Home Blog Strength and Conditioning Programs: Acts of Commission vs. Omission

Strength and Conditioning Programs: Acts of Commission vs. Omission

Written on March 4, 2010 at 6:57 am, by Eric Cressey

At the last Winter Olympics, Dutch speedskater Sven Kramer missed out on a gold medal because his coach, Gerard Kemkers, directed him into the wrong lane part way through the race.  Kramer finished the race with an Olympic record time – four seconds ahead of his nearest competitor – but was immediately disqualified because of an incorrect lane change with eight laps remaining on his long-time coach’s cue.

In the aftermath of the disqualification, Kemkers obviously came under a ton of scrutiny.  After all, he committed a pretty big coaching mistake – and it’ll probably become a huge part of his legacy, as unfortunate as it is.


Here is a guy who has likely helped thousands of speed skaters over the years, presumably devoting countless hours to research, coaching, and becoming the best he could be – both as a coach and an athlete (he won a bronze medal at the 1988 Olympics).  And, as Kramer noted, it is hard to argue with the success Kemkers helped him achieve:  “Three times world champion, four times European champion, so many World Cups and Olympic gold in the 5,000 meters.” In the process, Kemkers had to have omitted little to nothing; otherwise, he wouldn’t have been coaching at such a high level.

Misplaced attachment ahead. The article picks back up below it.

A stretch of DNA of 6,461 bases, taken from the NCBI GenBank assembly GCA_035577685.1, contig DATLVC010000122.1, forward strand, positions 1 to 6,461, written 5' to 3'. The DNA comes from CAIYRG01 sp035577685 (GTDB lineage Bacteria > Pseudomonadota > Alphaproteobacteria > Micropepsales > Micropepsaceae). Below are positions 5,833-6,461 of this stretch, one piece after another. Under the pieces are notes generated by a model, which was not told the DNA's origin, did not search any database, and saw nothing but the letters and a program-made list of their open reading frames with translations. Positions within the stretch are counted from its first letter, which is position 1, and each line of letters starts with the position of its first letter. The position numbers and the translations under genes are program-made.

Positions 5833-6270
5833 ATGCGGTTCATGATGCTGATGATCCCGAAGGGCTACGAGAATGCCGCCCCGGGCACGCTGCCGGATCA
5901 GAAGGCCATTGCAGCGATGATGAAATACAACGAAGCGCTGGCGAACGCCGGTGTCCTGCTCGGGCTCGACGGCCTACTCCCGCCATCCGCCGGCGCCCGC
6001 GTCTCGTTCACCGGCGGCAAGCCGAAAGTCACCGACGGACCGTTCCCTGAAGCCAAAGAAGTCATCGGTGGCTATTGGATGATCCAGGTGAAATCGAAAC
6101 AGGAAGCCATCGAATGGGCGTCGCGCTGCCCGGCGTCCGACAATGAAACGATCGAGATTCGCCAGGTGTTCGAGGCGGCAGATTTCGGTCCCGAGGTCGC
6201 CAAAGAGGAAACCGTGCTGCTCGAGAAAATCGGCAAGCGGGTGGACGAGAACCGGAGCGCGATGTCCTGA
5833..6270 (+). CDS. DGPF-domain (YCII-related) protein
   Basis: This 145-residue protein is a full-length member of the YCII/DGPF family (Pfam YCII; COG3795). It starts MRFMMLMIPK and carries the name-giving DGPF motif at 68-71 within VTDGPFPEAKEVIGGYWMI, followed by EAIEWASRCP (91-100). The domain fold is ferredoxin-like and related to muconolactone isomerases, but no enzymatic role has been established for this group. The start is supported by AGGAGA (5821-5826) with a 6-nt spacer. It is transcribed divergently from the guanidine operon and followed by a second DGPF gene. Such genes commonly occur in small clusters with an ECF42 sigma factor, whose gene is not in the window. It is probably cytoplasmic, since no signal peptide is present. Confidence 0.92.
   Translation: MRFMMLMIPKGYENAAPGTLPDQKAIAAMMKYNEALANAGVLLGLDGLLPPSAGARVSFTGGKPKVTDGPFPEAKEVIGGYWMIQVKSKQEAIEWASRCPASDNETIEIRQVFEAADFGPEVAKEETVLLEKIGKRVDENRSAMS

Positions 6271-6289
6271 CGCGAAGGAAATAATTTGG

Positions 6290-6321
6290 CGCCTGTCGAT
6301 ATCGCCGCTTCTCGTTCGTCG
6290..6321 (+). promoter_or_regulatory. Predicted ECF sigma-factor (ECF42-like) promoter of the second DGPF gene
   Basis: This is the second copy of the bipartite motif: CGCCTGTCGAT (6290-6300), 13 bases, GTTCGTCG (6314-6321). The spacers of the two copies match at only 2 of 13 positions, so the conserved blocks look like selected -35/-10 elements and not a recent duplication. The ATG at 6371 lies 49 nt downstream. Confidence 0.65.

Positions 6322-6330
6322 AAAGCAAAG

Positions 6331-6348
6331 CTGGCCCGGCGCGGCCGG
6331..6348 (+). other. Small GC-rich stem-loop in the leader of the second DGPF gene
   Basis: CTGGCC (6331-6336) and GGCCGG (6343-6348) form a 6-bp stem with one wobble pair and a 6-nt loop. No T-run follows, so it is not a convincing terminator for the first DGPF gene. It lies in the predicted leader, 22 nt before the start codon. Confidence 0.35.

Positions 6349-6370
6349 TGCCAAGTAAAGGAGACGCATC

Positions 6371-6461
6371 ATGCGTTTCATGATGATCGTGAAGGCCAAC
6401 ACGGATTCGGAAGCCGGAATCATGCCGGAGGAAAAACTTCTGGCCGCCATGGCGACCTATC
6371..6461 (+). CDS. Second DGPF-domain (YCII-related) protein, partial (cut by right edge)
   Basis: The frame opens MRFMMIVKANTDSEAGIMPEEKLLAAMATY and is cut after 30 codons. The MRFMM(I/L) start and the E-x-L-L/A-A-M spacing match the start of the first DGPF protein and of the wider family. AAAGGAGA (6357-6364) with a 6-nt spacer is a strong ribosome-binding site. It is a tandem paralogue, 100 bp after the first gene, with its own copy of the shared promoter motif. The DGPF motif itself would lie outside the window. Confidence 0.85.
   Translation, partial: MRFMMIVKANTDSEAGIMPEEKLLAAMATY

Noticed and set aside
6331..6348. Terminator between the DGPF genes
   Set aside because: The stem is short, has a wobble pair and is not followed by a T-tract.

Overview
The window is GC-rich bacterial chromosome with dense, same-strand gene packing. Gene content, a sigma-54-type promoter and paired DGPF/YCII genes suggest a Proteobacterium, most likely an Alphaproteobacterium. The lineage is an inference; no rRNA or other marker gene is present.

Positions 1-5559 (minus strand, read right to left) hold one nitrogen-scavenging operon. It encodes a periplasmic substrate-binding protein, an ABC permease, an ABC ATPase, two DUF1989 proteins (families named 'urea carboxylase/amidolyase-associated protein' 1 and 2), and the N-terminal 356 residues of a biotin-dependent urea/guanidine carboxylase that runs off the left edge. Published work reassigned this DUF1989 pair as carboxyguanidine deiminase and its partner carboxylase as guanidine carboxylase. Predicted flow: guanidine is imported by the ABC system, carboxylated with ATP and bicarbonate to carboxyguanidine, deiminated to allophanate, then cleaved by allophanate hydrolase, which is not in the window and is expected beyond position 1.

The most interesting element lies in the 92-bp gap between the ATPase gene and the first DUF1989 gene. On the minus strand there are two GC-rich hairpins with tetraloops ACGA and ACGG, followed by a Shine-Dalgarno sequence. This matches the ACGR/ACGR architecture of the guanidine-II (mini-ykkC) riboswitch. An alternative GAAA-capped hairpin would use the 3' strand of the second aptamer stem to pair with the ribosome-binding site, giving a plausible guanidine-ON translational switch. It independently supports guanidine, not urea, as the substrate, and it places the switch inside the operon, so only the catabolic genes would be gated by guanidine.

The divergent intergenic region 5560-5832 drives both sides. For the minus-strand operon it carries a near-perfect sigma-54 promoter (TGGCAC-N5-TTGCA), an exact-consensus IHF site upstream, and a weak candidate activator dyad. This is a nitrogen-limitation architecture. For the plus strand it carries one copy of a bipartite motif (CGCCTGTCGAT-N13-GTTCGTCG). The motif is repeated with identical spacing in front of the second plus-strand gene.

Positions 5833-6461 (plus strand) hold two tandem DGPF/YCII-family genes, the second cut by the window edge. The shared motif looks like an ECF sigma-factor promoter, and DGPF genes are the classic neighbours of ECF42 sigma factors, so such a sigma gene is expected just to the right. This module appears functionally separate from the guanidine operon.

Had Kemkers never endeavored to get to a high level – or taken shortcuts to get there – there would have been countless omissions along the way: gaps in his knowledge, an inability to befriend athletes, and a fundamental misappreciation for what it takes to compete at a high level.  He would have been mediocre at best.


Kemkers’ mistake was an act of commission, not omission.

Meanwhile, millions of “armchair” quarterbacks around the world will criticize him for being an idiot, when in reality, the opportunity to make this mistake might never have come along if he hadn’t spent so much time preparing to not be an idiot.

Speedskating isn’t really our thing here in the United States, so let’s apply this to something that better fits our existing schema: ACL injuries in female athletes.  We know ACL tears are extremely common in female athletes, particularly those participating in basketball, gymnastics, and soccer.  I actually recall reading that the average NCAA women’s soccer team has one ACL tear every year, and that typically, 1 in 50 female NCAA basketball players will blow out an ACL in a given season.  These numbers may be a bit dated now, but you get the point: if you don’t train to prevent these injuries, you’re omitting an insanely valuable initiative that protects your athletes…and mascots.


Now, we need to see another “ACL Injury Prevention Protocol” on Pubmed like I need to experience another Tony Gentilcore Techno Hour.  In other words, there are plenty of them out there, and we know what kind of strength and conditioning programs work; it is just about execution.